What on earth would make anyone go out in 24 degree weather on a Sunday night? The answer: Dry Bonnet.

After the madness of the weekend had died down, it was time for the regulars to roll into the Replay under the coziness of the heat lamps and garage rock.

Little Big Bangs

 

Up first was Little Big Bangs, a noisy band out of St. Louis with a chick who could seriously roar and shred bass. The rockers sometimes had fun, rolling, and punky bass lines reminiscent of the B-52s. Everyone in this band got a good turn at the mic, which was great considering their fantastically abrasive vocals were each unique and brought something different to the table.

Little Big Bangs enjoyed powerful, short bursts of music. If the place had been a little fuller, we could guarantee that folks would have been dancing (especially considering the beats their beast of a drummer was pushing out).

Dry Bonnet

 

Dry Bonnet finally came out of hiding on Sunday to the delight of local scenesters and lovers of garage rock. The venue abruptly came alive when the four-piece took to the stage.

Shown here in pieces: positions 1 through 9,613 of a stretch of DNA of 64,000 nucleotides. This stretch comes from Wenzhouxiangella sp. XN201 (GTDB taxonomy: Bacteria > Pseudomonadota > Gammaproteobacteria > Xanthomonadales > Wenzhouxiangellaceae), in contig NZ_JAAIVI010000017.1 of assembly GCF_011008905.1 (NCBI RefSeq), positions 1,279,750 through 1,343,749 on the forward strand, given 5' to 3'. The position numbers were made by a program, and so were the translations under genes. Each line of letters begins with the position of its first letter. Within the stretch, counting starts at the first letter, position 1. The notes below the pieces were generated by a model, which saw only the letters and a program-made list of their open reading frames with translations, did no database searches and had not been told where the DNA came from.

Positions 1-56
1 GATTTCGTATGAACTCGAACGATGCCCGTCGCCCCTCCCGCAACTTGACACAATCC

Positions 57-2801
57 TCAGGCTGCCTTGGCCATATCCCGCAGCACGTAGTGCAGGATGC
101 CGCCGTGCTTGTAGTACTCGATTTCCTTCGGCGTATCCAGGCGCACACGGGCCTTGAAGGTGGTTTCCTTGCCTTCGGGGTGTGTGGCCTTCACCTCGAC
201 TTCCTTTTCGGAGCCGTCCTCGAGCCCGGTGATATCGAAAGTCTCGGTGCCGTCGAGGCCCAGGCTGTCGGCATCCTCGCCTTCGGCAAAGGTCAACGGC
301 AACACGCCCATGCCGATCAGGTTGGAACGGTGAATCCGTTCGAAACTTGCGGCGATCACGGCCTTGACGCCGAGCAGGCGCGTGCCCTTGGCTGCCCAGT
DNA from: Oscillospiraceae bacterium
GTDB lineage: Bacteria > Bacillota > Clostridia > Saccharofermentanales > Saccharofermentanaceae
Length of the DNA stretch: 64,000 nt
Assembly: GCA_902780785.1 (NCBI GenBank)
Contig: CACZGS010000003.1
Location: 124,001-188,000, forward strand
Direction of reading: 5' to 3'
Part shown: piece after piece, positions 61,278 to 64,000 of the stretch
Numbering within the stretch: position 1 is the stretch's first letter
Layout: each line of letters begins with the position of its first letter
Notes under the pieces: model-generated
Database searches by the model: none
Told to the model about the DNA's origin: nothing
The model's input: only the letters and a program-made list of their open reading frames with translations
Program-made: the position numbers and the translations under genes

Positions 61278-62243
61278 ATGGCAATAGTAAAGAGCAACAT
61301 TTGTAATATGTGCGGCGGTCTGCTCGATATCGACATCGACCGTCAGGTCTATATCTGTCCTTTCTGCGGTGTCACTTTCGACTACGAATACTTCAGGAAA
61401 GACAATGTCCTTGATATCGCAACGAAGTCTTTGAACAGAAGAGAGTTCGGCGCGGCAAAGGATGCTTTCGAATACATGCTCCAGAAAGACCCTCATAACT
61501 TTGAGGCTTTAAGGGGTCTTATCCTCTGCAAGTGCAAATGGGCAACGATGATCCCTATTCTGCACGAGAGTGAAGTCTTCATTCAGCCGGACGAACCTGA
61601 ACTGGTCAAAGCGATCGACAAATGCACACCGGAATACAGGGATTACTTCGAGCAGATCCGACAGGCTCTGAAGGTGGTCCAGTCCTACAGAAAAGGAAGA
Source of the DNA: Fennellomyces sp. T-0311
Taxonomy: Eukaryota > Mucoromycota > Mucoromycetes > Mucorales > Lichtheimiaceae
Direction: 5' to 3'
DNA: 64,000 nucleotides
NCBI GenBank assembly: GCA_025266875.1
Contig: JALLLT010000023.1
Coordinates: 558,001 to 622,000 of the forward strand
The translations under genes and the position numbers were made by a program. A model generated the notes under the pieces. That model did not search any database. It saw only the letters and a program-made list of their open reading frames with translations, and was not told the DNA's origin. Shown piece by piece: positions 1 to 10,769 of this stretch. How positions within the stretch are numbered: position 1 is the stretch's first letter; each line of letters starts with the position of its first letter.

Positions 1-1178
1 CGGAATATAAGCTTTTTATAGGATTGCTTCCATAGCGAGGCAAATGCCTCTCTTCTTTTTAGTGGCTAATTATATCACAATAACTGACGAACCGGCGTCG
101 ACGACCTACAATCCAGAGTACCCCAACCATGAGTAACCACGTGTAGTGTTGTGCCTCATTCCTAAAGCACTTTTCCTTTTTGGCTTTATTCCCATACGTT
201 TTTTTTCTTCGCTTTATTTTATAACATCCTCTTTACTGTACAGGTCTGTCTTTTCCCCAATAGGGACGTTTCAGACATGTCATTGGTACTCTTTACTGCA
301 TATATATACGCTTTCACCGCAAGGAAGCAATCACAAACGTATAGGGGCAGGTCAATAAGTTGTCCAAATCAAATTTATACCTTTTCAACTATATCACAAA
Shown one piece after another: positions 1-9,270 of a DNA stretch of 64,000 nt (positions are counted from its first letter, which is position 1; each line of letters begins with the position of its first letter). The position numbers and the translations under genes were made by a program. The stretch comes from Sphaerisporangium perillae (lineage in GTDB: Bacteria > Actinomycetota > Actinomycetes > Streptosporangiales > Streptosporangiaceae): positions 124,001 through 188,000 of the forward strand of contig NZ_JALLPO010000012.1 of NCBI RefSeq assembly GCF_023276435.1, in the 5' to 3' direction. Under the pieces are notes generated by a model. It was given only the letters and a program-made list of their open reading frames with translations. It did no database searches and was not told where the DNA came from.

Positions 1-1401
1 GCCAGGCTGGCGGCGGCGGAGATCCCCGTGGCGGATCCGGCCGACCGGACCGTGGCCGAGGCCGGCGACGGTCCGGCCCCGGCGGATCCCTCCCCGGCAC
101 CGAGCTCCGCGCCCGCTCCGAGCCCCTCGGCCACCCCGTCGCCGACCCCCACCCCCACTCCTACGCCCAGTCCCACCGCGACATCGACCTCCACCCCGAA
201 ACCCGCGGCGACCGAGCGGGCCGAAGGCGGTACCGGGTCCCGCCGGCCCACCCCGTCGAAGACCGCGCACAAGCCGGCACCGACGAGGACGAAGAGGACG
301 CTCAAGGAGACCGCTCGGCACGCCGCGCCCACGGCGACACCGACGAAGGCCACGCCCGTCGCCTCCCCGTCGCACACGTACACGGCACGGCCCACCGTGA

The heavy distortion, backed by simultaneous hollering from everyone in the band, enveloped the Replay in noise. We’re quite fond of frontman Tyler Brown as a singer, who could bellow and shout into the mic one second, then quickly rebound with a powerful singing voice the next.

Dry Bonnet is a little more harmonious than most garage rock bands. This is music you can really move to, with choruses that had folks stamping their feet and nodding heavily in agreement. The guitar solos are killer, and the bass always has a nice ring to it. The band has one of the finest rhythm sections in town, with vivid and resounding finishes.

All sorts of interesting sounds come out of Dry Bonnet. Within five minutes, you’ll hear anything from yelps and squeals to heavy distortion and throbbing reverb. The possibilities are endless for these rockers, and sometimes one can’t help but wonder if they’re creating some of those sounds on the spot. So while most of the city’s residents are tucked into their warm beds late on the chilliest of Sunday nights, this is where music goes to grow, flourish, and thrive. Considering the nice-sized turnout for the show, it’s no wonder this town is so fond of Dry Bonnet.

Words and photos by Fally Afani